Cherokee dad loses girl in S.C. custody battle that went to Supreme Court

Three-year-old Veronica is the subject of a custody battle that has gone all the way up to the Supreme Court.
CBS News/Personal Photo

COLUMBIA, S.C. South Carolina's highest court has ruled that an Indian child who's at the center of a custody suit that went to the U.S. Supreme Court should be returned to the Charleston-area couple seeking to adopt her.

The state Supreme Court on Wednesday ruled 3-2 that Matt and Melanie Capobianco are the only party properly seeking to adopt the girl in South Carolina and ordered a Family Court to finalize the couple's adoption.

The U.S. Supreme Court ruled last month that South Carolina courts should decide who gets to adopt the 3-year-old named Veronica. South Carolina courts originally said the federal Indian Child Welfare Act favored her living with her father and Dusten Brown, a Cherokee Indian, took custody in 2011.

Earlier this month, the girl's biological father filed to adopt the child in Oklahoma.

CBS News correspondent Elaine Quijano reported last month that the father, Dusten Brown, signed paperwork surrendering his parental rights after his baby daughter was born and before his National Guard unit went to Iraq. He also sent the baby's mother a text message that said, "I will just sign my rites (sic) away," but claims he didn't intentionally give away his daughter forever.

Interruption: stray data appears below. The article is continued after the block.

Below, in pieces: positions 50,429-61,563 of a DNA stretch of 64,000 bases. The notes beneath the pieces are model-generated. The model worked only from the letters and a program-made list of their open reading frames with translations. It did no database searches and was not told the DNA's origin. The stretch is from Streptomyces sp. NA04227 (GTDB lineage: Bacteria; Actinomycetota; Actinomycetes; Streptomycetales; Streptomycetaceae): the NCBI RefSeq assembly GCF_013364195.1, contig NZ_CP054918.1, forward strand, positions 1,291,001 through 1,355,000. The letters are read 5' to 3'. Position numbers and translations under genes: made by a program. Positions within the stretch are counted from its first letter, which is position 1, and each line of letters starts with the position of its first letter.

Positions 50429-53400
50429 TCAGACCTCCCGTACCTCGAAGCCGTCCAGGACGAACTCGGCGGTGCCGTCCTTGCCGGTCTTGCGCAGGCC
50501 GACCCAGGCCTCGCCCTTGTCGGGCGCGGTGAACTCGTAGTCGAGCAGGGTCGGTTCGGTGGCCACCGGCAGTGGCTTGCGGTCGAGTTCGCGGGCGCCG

"Before I deployed, I thought I was just signing the papers to her, you know custody rights," Brown told Quijano. "I didn't think that I was signing, you know, giving up everything ... not wanting to have anything to do with my child. I mean that's my daughter."

In a statement, the Cherokee Nation said it was "outraged and saddened" over the South Carolina Supreme Court's decision.

"Dusten Brown is a fit, loving parent and Veronica is, as the court previously defined, 'safe, loved, and cared for.' That should be enough.," said Amanda Clinton, Cherokee Nation communications director.

The Capobiancos were at Veronica's 2009 birth and raised her for the first two years of her life, believing they would officially adopt her from her unmarried biological mother.

The 1978 federal Indian Welfare Act protects children of Native Americans from being separated from their families.